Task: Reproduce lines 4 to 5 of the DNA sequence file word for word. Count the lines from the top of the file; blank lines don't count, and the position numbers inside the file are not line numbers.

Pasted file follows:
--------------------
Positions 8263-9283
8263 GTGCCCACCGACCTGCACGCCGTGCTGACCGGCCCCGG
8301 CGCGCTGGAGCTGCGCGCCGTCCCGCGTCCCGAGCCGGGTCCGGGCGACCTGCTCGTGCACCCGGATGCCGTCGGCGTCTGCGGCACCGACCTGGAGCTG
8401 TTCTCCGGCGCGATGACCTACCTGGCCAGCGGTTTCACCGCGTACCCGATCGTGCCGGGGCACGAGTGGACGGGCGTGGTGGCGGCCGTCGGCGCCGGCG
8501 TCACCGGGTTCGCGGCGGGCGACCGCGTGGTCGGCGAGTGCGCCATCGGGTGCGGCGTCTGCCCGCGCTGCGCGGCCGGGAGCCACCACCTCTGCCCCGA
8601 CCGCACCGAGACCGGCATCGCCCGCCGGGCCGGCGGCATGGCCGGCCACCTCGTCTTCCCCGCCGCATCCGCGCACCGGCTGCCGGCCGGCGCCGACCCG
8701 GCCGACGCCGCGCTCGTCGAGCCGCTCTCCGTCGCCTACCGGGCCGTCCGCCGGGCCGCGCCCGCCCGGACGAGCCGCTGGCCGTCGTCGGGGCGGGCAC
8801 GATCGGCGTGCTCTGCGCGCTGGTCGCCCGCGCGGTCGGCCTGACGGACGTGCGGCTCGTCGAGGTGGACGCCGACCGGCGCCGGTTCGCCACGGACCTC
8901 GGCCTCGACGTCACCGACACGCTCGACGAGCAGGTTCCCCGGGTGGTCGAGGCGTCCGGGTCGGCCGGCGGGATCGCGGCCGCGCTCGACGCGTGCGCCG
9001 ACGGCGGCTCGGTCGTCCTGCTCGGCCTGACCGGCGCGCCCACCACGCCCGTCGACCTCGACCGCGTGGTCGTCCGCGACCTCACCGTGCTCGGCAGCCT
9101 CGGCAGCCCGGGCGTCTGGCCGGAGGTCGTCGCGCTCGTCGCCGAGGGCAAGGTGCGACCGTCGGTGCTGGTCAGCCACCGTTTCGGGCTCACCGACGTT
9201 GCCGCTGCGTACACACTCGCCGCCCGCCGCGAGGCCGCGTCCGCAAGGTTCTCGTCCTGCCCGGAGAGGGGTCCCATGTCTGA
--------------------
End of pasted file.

8401 TTCTCCGGCGCGATGACCTACCTGGCCAGCGGTTTCACCGCGTACCCGATCGTGCCGGGGCACGAGTGGACGGGCGTGGTGGCGGCCGTCGGCGCCGGCG
8501 TCACCGGGTTCGCGGCGGGCGACCGCGTGGTCGGCGAGTGCGCCATCGGGTGCGGCGTCTGCCCGCGCTGCGCGGCCGGGAGCCACCACCTCTGCCCCGA